But, just what is a big idea? Big to whom? Big by what criteria? Big could reference:
- How large the impact of the idea might be for members or customers
- The amount of resources that would be required to produce the idea
- How much the idea would deviate from the way things are currently being done
- The required stretch it would take for the idea to become a reality
- The wow factor or shock value … how people would react upon hearing the idea
- The degree of change people would see your idea requiring
- The number of people the idea could benefit
And for any of these references, big is in the eyes of the beholder, right? While I don’t find some of the ideas being discussed particularly big, they might be a significant change for you or your organization. What might be new for your company is already standard operating practice at another. Something you see as very doable could appear as risky and uncertain to someone else. An idea compelling to many can be crippling for some. So we have to be careful about labeling ideas as big and what we expect to happen when we do.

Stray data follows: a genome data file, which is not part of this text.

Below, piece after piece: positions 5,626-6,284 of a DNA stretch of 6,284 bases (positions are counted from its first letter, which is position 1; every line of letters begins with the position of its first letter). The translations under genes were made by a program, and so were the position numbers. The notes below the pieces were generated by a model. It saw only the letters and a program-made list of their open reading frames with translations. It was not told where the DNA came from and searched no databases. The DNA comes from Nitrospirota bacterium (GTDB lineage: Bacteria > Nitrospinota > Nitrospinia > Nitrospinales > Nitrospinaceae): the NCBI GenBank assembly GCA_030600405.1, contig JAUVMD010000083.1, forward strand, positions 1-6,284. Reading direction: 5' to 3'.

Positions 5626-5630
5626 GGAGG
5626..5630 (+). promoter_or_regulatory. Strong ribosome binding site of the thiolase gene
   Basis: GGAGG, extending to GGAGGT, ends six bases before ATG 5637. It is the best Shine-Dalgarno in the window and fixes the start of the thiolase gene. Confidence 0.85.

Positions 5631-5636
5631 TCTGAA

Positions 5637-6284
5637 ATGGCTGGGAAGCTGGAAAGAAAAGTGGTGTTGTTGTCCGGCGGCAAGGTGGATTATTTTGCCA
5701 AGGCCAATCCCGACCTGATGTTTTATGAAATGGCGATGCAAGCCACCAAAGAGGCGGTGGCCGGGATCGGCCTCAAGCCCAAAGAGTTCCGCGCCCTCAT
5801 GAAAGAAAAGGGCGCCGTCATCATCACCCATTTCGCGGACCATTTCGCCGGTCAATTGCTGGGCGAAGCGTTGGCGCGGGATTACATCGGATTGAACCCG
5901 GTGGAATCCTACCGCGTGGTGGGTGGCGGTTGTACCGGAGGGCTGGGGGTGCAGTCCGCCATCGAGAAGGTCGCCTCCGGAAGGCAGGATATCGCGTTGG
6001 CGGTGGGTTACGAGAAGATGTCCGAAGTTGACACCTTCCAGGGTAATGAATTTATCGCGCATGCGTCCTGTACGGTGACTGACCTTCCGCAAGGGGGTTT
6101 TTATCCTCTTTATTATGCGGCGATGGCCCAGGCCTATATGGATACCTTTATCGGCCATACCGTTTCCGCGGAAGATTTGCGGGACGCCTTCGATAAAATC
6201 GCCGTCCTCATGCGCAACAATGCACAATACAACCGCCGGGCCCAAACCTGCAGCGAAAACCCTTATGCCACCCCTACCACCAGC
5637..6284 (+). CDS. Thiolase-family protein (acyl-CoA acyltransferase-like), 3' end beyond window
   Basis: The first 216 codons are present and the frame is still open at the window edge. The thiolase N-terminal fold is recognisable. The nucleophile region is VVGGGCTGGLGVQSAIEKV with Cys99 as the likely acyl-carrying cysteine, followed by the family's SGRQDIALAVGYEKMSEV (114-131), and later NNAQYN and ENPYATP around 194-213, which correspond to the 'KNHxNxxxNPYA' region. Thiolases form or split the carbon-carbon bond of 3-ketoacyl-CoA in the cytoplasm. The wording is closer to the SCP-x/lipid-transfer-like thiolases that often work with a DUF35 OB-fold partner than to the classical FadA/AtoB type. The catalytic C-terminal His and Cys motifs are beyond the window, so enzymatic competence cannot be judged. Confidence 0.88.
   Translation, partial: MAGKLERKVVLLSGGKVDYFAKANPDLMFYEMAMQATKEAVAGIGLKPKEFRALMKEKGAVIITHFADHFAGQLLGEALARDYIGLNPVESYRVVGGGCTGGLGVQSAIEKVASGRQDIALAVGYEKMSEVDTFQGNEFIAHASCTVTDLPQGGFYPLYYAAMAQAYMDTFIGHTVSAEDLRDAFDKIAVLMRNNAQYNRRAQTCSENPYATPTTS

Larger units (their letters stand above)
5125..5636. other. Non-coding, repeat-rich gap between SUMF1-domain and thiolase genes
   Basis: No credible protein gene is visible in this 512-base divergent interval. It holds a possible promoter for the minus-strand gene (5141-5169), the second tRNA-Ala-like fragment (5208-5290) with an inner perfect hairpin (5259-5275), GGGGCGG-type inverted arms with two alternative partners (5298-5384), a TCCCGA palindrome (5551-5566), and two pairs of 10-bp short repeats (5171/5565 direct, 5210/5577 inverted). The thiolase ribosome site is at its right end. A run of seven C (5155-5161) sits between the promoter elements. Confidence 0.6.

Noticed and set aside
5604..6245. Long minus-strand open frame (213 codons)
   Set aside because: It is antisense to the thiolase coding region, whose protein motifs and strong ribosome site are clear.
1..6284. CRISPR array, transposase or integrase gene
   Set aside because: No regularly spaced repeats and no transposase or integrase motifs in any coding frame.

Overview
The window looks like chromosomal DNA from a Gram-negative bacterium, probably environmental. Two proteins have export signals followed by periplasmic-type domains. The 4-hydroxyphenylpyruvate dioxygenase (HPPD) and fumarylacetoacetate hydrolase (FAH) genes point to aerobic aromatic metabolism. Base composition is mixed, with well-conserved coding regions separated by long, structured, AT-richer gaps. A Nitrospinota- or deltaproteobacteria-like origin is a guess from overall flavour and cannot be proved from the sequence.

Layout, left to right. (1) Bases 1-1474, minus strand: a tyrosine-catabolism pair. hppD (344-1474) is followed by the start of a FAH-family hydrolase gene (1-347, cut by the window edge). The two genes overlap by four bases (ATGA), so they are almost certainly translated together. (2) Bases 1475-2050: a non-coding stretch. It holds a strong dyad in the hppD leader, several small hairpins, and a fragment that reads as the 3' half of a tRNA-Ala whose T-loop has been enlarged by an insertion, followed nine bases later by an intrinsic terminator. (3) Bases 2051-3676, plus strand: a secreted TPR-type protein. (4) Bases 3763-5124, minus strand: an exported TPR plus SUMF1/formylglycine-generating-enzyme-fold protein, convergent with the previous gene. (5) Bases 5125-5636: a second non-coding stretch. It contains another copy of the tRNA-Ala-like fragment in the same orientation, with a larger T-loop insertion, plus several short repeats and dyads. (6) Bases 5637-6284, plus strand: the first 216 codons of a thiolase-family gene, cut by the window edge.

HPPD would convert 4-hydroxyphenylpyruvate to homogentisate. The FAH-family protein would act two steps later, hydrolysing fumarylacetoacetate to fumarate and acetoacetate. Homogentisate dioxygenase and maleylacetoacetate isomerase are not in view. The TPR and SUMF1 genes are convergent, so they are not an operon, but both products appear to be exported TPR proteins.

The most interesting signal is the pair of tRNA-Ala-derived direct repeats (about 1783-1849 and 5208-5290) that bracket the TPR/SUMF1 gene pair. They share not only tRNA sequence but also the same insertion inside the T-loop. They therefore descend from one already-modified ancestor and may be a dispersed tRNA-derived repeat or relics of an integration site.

Engaging in an exercise that generates and discusses big ideas is worthwhile. But ultimately we need to develop the organizational culture, attract the talent and knowledge, and turbo-charge our daily processes and systems to enable big thinking and big execution on a routine basis. Contemplating possibilities difficult to imagine and unprecedented impact and value should be woven into the fabric of how we do our work. Strike that. It is our work.
So while we continue this month to explore big ideas, let’s spend the new year building organizations where routinely imagining and achieving them (big ideas) is no longer seen as one of them.